What Ive Learned Living in The Country

Wednesday, 1 July 2015

Clanfield. Country Village, 250 years old. Estimated Population 4000. Consists of fields, farms, a small church and a village hall.
Dan & I have lived in Clanfield for around 18 months now and, before we moved, I had only ever lived in the city. Now, don't get me wrong, I love the city as much as the next girl, but the country has always appealed to me more, it's a simpler, more friendly life and I have learned a lot in my short time here.

Free Range is the only way
When living in a small village, it is so important to support the local community. And, with farms-a-plenty around us, its not hard to, either. I have always bought free range eggs from the store but since moving to Clanfield, we have always bought our eggs from a local farm where you can pick up 30 for £2. Let me tell you, there is nothing like a truly freerange egg - You may have to rid the shells of stuck on feathers, but they taste oh-so much better! We also try to buy most of our meat from the local butchers and its nice to know that all of the pubs and restauramts in the surrounding area buy local too. Farming is, sadly, a dying trade, so I like to support the local farmers in anyway I can - plus I have loved getting to know the farmers wife on my trips to 'Charity Farm'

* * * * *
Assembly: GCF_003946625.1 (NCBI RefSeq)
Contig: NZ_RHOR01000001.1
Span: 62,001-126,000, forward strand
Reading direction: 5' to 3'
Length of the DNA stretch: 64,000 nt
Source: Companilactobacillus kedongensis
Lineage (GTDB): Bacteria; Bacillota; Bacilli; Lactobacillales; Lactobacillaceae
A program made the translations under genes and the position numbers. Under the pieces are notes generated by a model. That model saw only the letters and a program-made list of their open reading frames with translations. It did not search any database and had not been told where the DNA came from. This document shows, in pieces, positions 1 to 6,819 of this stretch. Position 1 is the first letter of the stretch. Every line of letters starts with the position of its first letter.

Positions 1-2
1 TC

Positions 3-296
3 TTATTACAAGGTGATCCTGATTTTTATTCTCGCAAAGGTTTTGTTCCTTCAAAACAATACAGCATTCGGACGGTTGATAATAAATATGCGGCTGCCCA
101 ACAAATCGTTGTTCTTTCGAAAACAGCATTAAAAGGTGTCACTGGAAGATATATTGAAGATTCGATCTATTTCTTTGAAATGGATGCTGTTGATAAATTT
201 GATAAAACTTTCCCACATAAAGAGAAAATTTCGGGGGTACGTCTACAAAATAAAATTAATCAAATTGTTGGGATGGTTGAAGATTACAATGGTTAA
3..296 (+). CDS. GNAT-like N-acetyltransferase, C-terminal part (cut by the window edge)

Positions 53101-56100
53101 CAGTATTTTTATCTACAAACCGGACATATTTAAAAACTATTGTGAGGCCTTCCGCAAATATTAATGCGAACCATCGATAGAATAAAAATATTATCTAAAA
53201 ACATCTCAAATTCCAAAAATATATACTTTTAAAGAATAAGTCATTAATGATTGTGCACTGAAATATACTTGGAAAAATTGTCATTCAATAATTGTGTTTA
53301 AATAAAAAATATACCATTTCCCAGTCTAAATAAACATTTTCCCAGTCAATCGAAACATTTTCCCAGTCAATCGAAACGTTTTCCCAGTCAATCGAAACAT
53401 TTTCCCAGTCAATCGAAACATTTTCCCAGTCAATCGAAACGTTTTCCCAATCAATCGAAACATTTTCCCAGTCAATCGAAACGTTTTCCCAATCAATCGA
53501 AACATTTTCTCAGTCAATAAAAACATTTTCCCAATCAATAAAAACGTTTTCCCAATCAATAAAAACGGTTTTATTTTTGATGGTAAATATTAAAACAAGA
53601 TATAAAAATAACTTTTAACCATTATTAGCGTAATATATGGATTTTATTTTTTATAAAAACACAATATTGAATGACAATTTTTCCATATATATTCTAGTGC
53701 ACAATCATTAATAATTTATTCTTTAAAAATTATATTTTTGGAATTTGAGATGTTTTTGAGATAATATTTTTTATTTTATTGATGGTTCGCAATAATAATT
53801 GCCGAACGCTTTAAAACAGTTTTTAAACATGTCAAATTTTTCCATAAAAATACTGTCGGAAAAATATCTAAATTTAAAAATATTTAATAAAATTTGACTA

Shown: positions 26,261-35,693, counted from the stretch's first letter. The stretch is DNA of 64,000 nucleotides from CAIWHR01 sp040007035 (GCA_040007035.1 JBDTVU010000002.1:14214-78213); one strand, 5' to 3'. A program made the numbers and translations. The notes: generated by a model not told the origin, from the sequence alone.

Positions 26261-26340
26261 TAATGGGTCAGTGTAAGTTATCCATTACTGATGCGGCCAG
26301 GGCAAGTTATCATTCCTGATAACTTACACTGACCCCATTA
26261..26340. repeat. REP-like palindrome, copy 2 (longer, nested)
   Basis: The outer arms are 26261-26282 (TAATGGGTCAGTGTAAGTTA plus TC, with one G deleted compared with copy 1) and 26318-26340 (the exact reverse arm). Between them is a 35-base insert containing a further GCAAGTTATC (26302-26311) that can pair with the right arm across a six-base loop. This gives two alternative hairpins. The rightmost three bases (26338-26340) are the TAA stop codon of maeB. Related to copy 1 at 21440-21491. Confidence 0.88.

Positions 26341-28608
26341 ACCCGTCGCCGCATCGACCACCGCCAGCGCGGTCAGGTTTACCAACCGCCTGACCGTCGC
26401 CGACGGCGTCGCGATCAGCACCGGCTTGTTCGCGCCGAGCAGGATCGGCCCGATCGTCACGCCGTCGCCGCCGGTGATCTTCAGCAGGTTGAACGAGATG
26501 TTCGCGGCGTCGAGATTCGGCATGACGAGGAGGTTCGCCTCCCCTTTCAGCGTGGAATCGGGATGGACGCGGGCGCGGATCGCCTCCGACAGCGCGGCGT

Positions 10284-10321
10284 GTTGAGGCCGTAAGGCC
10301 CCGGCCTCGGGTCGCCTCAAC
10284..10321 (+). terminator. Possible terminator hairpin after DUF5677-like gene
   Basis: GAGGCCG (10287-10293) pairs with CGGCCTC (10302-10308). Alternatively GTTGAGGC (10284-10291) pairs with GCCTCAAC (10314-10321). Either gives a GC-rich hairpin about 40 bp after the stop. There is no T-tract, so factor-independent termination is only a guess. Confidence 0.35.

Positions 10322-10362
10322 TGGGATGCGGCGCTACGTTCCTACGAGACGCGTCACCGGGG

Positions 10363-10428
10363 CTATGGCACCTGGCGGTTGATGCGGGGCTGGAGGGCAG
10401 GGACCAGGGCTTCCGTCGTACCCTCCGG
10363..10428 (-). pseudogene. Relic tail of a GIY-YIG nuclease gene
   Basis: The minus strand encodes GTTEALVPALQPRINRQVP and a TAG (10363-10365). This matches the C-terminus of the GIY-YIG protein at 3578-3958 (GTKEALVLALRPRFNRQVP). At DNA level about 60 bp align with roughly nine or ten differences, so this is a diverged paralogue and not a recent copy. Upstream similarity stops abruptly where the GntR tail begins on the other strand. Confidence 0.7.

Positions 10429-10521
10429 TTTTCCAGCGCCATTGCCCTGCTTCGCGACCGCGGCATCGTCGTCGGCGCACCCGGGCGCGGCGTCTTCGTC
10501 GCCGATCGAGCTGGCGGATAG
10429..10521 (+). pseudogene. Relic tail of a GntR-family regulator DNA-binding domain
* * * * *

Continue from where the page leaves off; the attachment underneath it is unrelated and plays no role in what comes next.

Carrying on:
You can also pick up homegrown flowers and herbs on a walk around the village, people sell them right on their doorsteps!

Boots are best
I'd owned a pair of cowgirl boots for New Look for years and even though they were worn to the bone I couldn't bear to part with them. While they weren't practical working boots I loved them so much, so when Dan offered to take me shopping on my birthday this year for a pair of authentic Justins (see them here) I was overwhelmed with excitement! I finally have my very own pair of mustang hide cowgirl boots and they have barely left my feet since February!
Living in a village means there are lots of fields around and if the rain doesn't make mud then tractors are leaving it everywhere so boots really are a necessity (at least, that's what I tell myself!).